What to Wear
It’ll be very important for the fitter to see your whole line, from your feet to your hips. It’s also important to wear the clothes you’ll have on when dancing in your shoes. What is your studio’s policy on attire while dancing en pointe: tights required? Tights optional?
Consistency is key: if your studio requires students to wear tights while dancing in their pointe shoes, then be sure to wear tights to the fitting. If you’ll eventually be performing in tights in your pointe shoes, even if you aren’t always required to dance in tights, wear the tights! And change your practice routine to include tights. Even minor changes in your footwear (like an extra little layer of fabric) can make a big difference in your shoe’s fit.
Our recommendation? Wear tights, and tighter-fitting shorts or a shorter skirt. No baggy clothing! Again, the fitter will need to see your line from your feet to your hips.
Also, make sure your toenails are trimmed prior to going to your fitting! Not too short, but definitely not too long.
In The Store
You’ve made it through the front door! Be sure to have planned for a minimum of 1 hour for your fitting, and it’s not a bad idea to even plan for 2 or 3 hours depending on the store’s available inventory. You want to try on as many different shoes as possible while you’re here.
The fitter will get right to work observing your:
- Foot size
- Foot width
- Toe shape
- Toe length
- Arch height
From there, the fitter will start pulling examples for you to try on. Since you’ve already prepared for the cost of the shoes, don’t hold back on trying on every kind you can. You want a perfect fit for your feet, so that your form develops effectively and safely.
What should that perfect fit feel like?
- Your toes should NOT overlap each other in the shoes.
- Your toes should not be scrunched for space in the shoes.
- When you go up en pointe, your feet should not feel like they are sinking into the box.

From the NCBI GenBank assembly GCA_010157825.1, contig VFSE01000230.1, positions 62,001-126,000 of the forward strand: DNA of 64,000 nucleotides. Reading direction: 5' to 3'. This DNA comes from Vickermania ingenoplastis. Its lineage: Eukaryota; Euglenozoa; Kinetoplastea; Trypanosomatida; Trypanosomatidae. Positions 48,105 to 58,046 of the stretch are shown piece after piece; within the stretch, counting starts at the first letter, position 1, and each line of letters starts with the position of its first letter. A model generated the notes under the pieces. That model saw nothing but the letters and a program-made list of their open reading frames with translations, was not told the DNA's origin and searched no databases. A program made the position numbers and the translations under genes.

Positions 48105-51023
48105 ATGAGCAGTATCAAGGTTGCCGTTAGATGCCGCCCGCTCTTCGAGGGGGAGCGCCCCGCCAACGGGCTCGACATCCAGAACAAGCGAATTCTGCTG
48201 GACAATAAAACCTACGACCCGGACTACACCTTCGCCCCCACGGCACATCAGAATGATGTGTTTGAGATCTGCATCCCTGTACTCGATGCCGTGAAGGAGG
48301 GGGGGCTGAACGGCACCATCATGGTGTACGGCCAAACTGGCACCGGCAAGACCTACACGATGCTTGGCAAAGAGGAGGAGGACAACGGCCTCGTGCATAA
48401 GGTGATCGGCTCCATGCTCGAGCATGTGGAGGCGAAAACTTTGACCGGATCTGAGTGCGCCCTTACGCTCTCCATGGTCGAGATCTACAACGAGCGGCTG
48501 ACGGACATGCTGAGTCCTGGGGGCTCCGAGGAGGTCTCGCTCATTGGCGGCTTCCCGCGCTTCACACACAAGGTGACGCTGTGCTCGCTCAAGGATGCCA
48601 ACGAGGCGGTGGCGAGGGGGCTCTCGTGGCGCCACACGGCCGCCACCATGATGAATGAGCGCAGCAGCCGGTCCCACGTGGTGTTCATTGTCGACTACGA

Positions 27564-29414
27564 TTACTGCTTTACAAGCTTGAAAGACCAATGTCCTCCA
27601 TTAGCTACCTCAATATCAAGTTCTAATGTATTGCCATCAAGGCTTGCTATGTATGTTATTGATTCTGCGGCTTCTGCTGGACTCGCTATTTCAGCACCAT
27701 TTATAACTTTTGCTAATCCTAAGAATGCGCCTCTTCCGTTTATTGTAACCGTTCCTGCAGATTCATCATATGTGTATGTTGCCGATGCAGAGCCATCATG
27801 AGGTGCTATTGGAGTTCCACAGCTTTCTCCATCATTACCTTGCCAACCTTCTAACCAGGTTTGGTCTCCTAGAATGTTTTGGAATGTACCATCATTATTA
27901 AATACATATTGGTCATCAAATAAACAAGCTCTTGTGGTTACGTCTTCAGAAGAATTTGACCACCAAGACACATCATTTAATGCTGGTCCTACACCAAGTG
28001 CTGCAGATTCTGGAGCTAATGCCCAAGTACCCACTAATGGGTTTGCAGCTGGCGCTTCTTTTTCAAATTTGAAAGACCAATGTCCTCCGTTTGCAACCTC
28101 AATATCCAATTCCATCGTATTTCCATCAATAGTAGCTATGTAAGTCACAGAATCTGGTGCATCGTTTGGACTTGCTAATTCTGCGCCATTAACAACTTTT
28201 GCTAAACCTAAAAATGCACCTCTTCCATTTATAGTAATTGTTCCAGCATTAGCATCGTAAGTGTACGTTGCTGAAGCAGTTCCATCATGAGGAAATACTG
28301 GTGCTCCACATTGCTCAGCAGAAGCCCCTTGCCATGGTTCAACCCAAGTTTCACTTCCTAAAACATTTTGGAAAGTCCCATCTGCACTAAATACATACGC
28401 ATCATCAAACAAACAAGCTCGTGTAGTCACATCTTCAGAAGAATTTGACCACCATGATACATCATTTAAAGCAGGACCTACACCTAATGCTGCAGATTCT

- When you go up en pointe, you should feel even distribution of weight across your toes (and not extra pressure on one toe, like your big toe)
- The shoes should “fit like a glove,” as in there’s no real wiggle room for your feet. These shoes should be very snug, and are not meant to “grow into.”
Be honest and open with your fitter, so that they have as much information as they need to help you make an informed choice. Don’t hold back in mentioning anything that feels a little off! These shoes need to be as perfect as possible so that you can practice correctly and avoid injury.
Keeping that in mind, don’t settle for a pair of shoes that you think might be ok. Even if you’ve spent a good amount of time in the store, if haven’t found a pair that you feel really GREAT about, go somewhere else and try on a few other pairs. It’s worth it for your feet (and wallet) to buy the right pair the first time.
You Made It
You made it! You’ve found a pair of shoes that fit your feet so well that you can’t wait to get them on and start dancing. BUT WAIT!
Now that you have your shoes, you need to get them approved by your teacher. Don’t wear them at home, on the way to dance, maybe don’t even take them out of the box for now. Wait until you’re in class, and your teacher asks you to try them on.
If your teacher approves, you’re all set! You can move on with sewing on the elastic and ribbons that will help secure the shoes to your feet.
If your teacher doesn’t like the fit, or thinks some key aspect needs to be adjusted, put those shoes right back in the box until you can get back to the dance store. Most dance stores will exchange pointe shoes that haven’t fit, but only if they’re in LIKE NEW condition. Even then, be sure to check with your individual store before you make a purchase.
Hope this has been helpful!